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Advanced Manufacturing Gets a Boost in Conover, North Carolina

An architect’s rendering of Conover Station in Hickory, North Carolina. The new home of the Manufacturing Solutions Center is being built with help from the Economic Development Administration. (photo courtesy Conover Station)

Guest blog post by Acting Assistant Secretary of Commerce for Economic Development Matt Erskine

Speaking last week at the Massachusetts Institute of Technology, Secretary of Commerce John Bryson focused on the importance of manufacturing to boosting U.S. economic growth, job creation and exports. To see evidence of that, we need only look to the city of Conover, North Carolina, where Commerce’s Economic Development Administration (EDA) has been supporting elected officials and local private and public sector leaders—including a community college and a nonprofit manufacturing center—in their efforts to make this area a regional hub for advanced manufacturing expertise and to expand the region’s reach into international markets.

A $1.5 million EDA investment made in 2010 to the city of Conover and Catawba Valley Community College is helping build a new home at Conover Station in Hickory, North Carolina, for the Manufacturing Solutions Center (MSC) and its business incubator. The two establishments are already cultivating a new form of manufacturing, one based in smaller and smarter factories that nourish innovation. The new 30,000 square foot facility, which is being built on the premises of a former furniture manufacturing plant, will allow for the expansion of those efforts.The specific steps taken to rebuild this region’s economy were detailed recently by a group of six North Carolina civic leaders—representing the city of Conover; MSC; Catawba Valley Community College; and EntoGenetics, a manufacturer of high-tech fibers—when they met with EDA officials here in Washington, D.C. They discussed their region’s successful efforts to nurture new businesses, expand employment, and diversify the local economy.

At the center of the region’s efforts was the creation of MSC from a previously existing organization, the Hosiery Technology Center, and the establishment of a new business incubator, both of which are located in Hickory, North Carolina, and affiliated with Catawba Valley Community College.

MSC is a specialized research and consulting organization that has helped more than 300 U.S. manufacturers develop new products or improve existing ones in a wide variety of industries. These manufacturers range from large companies—such as Lee Industries, Nike, Hanes Brands, and HBF Furniture—to the smallest microenterprises. The center also conducts studies on products for client companies and helps develop prototypes for entrepreneurs.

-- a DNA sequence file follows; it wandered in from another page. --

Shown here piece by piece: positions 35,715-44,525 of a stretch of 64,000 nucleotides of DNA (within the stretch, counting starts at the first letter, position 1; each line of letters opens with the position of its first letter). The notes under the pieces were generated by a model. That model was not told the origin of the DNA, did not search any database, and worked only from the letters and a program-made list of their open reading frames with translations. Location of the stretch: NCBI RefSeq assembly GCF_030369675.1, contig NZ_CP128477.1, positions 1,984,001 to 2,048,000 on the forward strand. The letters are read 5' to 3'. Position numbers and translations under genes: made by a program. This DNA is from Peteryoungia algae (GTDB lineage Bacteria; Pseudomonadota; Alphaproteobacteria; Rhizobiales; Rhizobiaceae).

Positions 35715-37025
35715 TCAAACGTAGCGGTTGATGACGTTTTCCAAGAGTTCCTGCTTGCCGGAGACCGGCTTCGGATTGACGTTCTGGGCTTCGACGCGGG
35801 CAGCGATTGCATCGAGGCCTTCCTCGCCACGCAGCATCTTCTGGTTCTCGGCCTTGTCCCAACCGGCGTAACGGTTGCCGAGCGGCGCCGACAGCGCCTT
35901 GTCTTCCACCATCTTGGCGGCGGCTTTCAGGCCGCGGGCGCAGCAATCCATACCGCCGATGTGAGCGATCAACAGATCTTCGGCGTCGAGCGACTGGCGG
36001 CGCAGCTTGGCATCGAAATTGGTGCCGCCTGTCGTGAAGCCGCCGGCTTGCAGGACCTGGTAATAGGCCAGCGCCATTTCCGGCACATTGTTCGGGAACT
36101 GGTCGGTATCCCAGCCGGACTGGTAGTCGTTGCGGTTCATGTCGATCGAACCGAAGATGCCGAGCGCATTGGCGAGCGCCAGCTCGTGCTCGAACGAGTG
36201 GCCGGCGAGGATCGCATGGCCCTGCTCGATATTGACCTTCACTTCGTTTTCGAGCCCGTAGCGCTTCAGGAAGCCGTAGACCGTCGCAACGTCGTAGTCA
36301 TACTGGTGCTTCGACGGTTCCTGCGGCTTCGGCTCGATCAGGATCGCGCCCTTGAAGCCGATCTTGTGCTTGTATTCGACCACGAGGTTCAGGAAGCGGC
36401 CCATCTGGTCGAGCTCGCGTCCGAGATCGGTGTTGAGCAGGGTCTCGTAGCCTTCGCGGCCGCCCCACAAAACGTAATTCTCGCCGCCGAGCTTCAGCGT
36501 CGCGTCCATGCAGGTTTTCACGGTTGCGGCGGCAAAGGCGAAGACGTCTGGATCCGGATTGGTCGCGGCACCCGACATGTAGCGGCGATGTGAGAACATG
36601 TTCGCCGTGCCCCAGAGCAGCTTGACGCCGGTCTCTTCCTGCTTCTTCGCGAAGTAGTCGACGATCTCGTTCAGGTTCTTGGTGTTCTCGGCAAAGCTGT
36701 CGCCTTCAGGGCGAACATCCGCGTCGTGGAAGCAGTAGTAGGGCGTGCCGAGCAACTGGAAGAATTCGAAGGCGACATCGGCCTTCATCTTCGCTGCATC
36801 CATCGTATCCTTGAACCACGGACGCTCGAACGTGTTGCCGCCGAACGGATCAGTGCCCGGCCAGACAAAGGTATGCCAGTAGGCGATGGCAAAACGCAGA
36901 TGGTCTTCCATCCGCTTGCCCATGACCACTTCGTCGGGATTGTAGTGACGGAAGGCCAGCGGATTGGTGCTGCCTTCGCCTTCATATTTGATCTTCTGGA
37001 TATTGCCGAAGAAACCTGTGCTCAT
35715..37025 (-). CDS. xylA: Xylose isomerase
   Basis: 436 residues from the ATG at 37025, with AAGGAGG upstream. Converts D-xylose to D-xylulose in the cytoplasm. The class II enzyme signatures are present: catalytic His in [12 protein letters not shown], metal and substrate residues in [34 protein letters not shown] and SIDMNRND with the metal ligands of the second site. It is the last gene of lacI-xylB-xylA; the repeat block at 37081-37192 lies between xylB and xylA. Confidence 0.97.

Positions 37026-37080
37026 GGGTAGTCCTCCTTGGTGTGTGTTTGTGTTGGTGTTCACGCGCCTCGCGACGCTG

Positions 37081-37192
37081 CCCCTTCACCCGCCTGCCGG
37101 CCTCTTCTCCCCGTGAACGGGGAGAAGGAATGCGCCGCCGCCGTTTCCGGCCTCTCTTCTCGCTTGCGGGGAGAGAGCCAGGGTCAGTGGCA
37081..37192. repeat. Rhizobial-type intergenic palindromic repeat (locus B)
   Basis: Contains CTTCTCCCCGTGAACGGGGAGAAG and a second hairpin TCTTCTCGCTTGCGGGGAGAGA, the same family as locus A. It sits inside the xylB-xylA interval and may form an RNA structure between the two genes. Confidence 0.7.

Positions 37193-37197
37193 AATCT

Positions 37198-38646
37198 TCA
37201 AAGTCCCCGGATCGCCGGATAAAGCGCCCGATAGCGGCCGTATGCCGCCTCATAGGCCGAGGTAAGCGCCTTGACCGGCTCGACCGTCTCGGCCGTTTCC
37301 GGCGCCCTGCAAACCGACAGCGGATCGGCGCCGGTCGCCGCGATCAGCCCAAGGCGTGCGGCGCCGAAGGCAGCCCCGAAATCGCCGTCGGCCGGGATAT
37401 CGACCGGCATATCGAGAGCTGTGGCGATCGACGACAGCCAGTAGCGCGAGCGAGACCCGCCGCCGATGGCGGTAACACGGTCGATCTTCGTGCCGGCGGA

The center has worked closely with its affiliated business incubator. “We want to create a system that creates new jobs,” noted Dan St. Louis, director of MSC. St. Louis detailed how civic, educational, and business groups came together to look at ways of repurposing empty manufacturing facilities that were left behind in the Conover area as businesses closed or moved. “We were determined to turn these liabilities into assets,” said St. Louis. “Partnerships were an indispensible part of that effort.”

In its efforts to help businesses in western North Carolina, MSC has benefitted from the help and expertise of another Commerce Department agency, the International Trade Administration (ITA). Between 2005 and 2008, with a $396,000 award from ITA’s Market Development Cooperator Program, MSC helped U.S. companies make more than $25 million in additional sales to foreign buyers.

Testimony to the MSC’s skill in aiding businesses, particularly startups that are commercializing scientific research, came from David Brigham, founder of EntoGenetics. The company is a manufacturer of high-tech textiles that use fibers spun by genetically engineered silkworms. MSC helped the company locate specialized manufacturers capable of handling the material and weaving it into finished products for both military and civilian clients. “Without MSC’s help,” remarked Brigham, “we might have been forced to look overseas to find a manufacturer. They made it possible for us to source this work here in the United States.”

President Obama and Secretary Bryson are committed to helping American businesses “build it here and sell it everywhere.” EDA’s investment in Conover, North Carolina, is a step toward achieving this goal.

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most over used phase in the 21st century is

"The actions taken today will boosting U.S. economic growth, and job creation."
Let’s “keep it simple stupid”, the k.i.s.s methodology for managing complex situations.
The simple strategy would be to heavily invest in new startups, with the reward being an interest free, zero return or low interest loan based on year to year employment, products manufacture and sales increases for a period of 2 – 5 years. This would generate new technology, service offerings and boost local taxes.
Startups account for only 3 percent of employment but almost 20 percent of gross job creation. Young and small businesses disproportionately create and destroy jobs and large mature firms exhibit robust adjustments along the establishment entry and exit margins while maintaining its long term strategy towards moving jobs off-shore to reduce labor cost.
Why we continue to allow large corporation to hold its employees hostage by threating the government with massive layoffs, then after they’ve received some form of taxpayer public assistance they then give senior management bonuses followed by layoffs to manipulate stock value. This idiotic cycle continually keeps happens with no end in sight


The Manufacturing Solutions Center is one of our MEP partners in NC. We are proud to be affiliated with them and the work they do!